United Arts Volunteers Rifles on parade in the courtyard of Burlington House, 1914.

© IWM; photographer: Nicholls.

The Royal Academy joins the war effort

The RA during the First World War

By Mark Pomeroy

Published 5 August 2014

With volunteers drilling in the courtyard and the Red Cross taking over the galleries, the RA soon found itself at the centre of the war effort.

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  • Throughout the week of 4 August 2014, we're publishing a series of blogs telling the story of the Royal Academy of Arts during the First World War. Read other blogs in the series here.

    "At the clamour of the bugle in that fateful August of 1914, the artists of London were among the first to answer the dread call. The sculptor flung aside his chisel, the painter his brush, the writer the pen, the musician his instrument, the actor the buskin. They held out their empty hands for rifles and flocked to learn the soldier's trade which hitherto they had almost despised… In Gallipoli, in Mesopotamia, in Flanders and in France sleep for ever men who first learned their drill at Earl's Court or Burlington House."
    - A Record of the United Arts Rifles, 1914-1919

    The Academy's first response to the outbreak of war was to offer immediate use of its galleries to the military. When this offer was waved away the President invited the United Arts Force (not to be confused with the Artists Rifles), "in which he and other members of the Academy were interested", to use the galleries as their headquarters.

    The United Arts Force was a motley assembly of volunteers, mostly artists, architects, musicians, actors, authors and journalists. It had been created only the week before war was declared and was a product of the naïve enthusiasm that gripped many young men in the dog-days of the summer of 1914. The UAF was given galleries VII-XI, with a telephone, and the refreshment room, which doubled as a mess and rifle store, although ammunition was not to be stored on-site.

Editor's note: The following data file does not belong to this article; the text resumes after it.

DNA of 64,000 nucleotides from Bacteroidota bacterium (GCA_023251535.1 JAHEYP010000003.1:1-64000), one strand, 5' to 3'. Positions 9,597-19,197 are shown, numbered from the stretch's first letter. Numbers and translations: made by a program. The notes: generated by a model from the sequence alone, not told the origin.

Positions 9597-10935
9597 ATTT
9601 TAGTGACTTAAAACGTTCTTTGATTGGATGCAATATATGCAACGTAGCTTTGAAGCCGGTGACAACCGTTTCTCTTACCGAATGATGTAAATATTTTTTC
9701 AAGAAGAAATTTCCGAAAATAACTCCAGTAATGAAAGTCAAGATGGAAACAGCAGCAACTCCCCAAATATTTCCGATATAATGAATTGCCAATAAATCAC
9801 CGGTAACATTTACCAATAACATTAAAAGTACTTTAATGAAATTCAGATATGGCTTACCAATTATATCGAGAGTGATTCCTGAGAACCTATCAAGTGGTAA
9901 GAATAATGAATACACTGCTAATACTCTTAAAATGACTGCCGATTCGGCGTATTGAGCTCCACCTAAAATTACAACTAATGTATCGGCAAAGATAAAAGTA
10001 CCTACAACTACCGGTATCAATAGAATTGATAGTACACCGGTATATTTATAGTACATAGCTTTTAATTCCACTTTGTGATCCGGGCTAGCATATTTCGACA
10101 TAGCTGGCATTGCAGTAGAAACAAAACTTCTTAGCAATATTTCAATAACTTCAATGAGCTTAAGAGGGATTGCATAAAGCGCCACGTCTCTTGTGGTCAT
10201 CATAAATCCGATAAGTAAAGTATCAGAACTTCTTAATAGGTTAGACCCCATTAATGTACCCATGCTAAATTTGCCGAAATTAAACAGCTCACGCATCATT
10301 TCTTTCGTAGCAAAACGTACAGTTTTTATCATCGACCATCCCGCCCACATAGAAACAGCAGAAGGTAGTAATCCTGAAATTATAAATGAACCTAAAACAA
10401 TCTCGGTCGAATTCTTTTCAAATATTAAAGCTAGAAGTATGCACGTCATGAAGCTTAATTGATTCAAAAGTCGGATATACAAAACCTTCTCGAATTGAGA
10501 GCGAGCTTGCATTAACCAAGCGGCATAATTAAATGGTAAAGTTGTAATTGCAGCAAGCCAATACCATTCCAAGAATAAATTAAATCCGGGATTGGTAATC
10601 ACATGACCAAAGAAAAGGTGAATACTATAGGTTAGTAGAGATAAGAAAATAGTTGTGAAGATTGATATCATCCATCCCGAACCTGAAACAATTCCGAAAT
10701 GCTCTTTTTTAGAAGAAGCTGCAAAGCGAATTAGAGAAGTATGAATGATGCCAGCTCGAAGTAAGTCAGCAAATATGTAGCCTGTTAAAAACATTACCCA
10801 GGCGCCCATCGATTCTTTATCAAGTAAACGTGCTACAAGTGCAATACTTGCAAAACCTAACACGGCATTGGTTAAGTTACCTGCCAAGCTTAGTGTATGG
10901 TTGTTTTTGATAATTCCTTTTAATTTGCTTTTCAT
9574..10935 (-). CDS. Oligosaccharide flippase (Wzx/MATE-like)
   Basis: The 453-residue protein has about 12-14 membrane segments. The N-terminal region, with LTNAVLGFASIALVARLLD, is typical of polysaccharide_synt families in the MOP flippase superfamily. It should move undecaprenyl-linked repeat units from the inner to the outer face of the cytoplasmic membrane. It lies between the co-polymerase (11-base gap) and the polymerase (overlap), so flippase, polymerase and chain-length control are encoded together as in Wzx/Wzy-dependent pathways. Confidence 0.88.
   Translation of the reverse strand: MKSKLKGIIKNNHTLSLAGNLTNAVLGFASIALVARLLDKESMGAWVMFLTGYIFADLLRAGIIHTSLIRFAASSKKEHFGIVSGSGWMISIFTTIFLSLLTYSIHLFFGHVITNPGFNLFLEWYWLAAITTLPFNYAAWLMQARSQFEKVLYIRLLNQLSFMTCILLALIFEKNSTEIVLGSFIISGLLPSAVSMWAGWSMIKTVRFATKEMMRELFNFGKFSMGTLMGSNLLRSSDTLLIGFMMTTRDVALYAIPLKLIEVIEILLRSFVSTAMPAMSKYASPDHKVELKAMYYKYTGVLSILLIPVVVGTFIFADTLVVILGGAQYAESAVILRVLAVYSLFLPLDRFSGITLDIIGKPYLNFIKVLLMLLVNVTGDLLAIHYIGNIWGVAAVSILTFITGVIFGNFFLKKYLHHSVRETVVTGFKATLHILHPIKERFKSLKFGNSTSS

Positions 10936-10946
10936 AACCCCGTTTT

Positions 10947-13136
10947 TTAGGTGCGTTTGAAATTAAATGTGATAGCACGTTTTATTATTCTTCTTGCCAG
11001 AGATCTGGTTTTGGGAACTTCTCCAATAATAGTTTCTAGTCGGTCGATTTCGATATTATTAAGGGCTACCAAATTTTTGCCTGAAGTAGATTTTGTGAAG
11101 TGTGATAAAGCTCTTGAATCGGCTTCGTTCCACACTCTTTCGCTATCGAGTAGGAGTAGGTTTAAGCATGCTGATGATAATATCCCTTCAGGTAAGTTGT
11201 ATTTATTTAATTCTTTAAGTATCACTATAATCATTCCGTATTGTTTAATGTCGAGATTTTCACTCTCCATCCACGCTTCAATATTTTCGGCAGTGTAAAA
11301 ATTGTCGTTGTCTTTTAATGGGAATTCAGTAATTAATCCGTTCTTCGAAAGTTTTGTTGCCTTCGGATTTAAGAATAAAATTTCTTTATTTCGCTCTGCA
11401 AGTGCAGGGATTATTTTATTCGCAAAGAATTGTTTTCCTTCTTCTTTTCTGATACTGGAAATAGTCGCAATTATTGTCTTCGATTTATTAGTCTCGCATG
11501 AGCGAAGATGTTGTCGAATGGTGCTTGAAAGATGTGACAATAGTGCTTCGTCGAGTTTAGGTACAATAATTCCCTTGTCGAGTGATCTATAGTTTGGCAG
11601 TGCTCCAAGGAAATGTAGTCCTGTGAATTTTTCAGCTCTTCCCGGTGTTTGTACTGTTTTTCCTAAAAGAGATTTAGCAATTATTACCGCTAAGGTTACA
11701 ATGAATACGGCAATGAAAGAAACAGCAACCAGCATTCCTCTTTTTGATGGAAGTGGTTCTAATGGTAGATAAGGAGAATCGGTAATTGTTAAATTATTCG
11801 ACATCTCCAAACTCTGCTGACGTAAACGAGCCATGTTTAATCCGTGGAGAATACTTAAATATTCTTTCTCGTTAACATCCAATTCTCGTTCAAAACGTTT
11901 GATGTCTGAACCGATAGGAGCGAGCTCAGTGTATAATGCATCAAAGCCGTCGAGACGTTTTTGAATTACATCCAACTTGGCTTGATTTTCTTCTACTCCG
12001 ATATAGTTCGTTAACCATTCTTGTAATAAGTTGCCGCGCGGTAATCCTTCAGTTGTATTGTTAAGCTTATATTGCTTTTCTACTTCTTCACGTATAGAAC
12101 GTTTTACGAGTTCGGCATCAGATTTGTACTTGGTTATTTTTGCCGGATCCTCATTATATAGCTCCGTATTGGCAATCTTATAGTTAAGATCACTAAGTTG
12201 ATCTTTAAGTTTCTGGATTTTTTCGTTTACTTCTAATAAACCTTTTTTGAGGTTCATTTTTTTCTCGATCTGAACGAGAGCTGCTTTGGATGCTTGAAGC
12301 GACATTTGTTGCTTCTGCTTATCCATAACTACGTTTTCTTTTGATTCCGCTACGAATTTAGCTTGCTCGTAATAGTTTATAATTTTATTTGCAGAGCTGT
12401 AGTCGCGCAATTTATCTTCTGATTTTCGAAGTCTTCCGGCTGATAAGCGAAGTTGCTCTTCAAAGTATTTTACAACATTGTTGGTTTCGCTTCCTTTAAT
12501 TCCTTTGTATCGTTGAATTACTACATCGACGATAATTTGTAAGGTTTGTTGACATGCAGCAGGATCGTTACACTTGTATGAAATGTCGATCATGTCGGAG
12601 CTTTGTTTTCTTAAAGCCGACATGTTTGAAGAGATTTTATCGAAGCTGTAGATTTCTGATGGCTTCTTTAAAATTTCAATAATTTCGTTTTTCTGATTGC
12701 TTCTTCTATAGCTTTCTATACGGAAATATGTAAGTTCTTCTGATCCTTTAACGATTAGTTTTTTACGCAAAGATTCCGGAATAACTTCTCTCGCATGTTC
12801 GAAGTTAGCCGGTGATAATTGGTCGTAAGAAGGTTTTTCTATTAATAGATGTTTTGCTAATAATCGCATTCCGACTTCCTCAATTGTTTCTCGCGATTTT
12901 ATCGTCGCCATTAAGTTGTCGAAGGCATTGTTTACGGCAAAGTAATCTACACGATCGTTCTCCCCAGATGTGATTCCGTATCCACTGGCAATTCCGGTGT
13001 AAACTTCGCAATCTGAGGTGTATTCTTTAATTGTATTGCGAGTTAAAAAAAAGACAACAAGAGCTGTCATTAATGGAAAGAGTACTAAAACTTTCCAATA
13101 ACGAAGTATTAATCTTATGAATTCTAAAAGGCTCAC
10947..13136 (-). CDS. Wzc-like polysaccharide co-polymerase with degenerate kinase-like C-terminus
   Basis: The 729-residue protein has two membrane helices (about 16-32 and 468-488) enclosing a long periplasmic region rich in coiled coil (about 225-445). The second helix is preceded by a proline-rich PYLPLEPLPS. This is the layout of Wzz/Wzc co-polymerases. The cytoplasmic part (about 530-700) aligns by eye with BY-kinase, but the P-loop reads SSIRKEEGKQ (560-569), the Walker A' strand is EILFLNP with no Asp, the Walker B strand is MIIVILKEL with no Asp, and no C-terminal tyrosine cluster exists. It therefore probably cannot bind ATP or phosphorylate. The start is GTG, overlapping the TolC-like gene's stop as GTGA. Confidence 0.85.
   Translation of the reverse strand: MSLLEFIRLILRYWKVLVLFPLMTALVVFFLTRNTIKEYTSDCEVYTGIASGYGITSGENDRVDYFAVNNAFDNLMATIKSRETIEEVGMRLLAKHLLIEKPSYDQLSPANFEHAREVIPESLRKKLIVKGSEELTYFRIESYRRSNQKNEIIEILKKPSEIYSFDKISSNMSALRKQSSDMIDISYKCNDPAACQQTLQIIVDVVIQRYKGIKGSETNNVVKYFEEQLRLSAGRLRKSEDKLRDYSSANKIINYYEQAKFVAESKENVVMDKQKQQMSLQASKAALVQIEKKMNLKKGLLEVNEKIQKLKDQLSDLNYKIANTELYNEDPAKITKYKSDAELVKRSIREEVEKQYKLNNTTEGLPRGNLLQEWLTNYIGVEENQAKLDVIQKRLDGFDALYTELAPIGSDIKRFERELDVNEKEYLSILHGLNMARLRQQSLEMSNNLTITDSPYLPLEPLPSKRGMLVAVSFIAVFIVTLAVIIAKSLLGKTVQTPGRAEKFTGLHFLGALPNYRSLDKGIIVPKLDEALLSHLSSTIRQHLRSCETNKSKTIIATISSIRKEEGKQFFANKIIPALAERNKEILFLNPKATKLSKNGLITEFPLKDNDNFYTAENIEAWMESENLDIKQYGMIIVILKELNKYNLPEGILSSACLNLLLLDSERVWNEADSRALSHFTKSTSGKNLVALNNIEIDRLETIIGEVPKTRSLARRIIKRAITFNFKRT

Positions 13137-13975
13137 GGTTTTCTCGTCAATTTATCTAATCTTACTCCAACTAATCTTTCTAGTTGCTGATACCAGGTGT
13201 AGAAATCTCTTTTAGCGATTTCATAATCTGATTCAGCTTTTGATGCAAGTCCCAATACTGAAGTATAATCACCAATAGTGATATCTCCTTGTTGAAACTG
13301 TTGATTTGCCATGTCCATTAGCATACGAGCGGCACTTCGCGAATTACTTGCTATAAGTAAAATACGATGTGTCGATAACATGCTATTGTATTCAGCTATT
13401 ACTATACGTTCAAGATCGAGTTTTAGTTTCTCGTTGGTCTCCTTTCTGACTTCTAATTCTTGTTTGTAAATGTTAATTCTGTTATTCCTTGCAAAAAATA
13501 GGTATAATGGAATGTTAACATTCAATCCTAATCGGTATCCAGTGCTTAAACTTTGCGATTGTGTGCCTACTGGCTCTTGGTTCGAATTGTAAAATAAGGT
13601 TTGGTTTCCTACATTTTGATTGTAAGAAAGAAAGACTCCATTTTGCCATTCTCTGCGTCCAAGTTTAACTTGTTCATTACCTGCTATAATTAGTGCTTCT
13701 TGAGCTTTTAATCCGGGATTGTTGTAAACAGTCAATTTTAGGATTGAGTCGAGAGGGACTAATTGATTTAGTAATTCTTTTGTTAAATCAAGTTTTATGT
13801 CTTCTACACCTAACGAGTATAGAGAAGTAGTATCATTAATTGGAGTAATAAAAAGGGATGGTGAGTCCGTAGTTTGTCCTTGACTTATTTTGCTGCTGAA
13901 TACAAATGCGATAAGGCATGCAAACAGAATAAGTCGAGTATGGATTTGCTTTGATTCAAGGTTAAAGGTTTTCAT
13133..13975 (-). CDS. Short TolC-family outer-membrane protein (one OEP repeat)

The annual report for 1914 says they drilled "vigorously" in the courtyard during the last quarter of 1914 (see above). Volunteers wore white jerseys, mostly cricket whites, as they paraded around the courtyard and down to Green Park for manoeuvres.

    The Force quitted the Academy in February 1915, after five successful months' occupancy, to allow the Summer Exhibition to be selected and hung. It was not long before all the volunteers were placed in regiments of the regular army and sent to the Front.

  • The Red Cross

    At the close of the 1915 Summer Exhibition it was agreed to lend space to the Joint War Committee of the British Red Cross Society & the Order of St. John of Jerusalem. Galleries VIII-XI, the Architecture Room and the Lecture Room became the famous 'Central Work Rooms', responsible for coordinating the production of relief supplies for the Front.

    The galleries were occupied by teams directing the manufacture of garments, bandages of various description, swabs and dressings. Leaders from regional groups came to Burlington House to be trained. Ultimately work continued throughout the war, with operations moving to parts of the Schools during the time of the Summer Exhibition.

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    'Spinning Dogs' Wool at the Royal Academy', as reported in The Queen magazine, 15 February 1919.

  • When wool became short, training turned to spinning and knitting with dog hair, as shown in this photograph from the magazine The Queen. Some of the female students of the Schools became involved in this work.

    The Central Work Rooms at the Academy played a crucial role in the alleviation of suffering of those involved in the fighting. As The Queen reported in 1919, "During four years occupation over twelve hundred voluntary workers, none giving less than four half days weekly, have zealously worked and made to standard pattern no less than 73,216 garments and 700,102 bandages".

    Mark Pomeroy is the Royal Academy's Archivist.

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